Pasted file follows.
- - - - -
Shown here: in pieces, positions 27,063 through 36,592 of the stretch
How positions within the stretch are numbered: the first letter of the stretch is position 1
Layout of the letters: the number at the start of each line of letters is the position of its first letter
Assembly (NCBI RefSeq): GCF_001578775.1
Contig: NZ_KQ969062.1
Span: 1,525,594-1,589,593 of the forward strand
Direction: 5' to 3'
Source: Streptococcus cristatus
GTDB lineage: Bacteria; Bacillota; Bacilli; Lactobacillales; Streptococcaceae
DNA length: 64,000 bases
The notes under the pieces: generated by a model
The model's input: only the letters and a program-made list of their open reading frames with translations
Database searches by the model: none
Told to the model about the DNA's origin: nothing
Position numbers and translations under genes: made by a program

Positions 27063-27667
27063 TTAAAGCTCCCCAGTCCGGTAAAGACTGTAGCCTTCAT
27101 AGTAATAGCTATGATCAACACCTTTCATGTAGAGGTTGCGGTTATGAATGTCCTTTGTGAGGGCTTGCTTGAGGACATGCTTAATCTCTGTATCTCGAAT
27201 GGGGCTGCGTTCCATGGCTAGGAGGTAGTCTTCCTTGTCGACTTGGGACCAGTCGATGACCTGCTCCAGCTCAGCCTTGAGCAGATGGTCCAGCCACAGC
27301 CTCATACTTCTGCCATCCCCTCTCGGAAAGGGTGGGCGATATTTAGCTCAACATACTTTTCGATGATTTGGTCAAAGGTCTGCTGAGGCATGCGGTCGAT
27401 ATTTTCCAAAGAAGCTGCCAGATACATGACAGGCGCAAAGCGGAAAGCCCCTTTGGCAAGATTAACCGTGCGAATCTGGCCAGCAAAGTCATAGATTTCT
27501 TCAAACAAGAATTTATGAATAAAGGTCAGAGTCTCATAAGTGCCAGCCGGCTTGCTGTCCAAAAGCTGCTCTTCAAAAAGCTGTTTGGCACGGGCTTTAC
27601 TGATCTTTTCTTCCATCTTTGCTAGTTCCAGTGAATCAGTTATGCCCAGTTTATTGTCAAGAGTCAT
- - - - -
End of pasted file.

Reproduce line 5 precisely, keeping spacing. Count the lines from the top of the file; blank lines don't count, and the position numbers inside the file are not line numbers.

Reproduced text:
Contig: NZ_KQ969062.1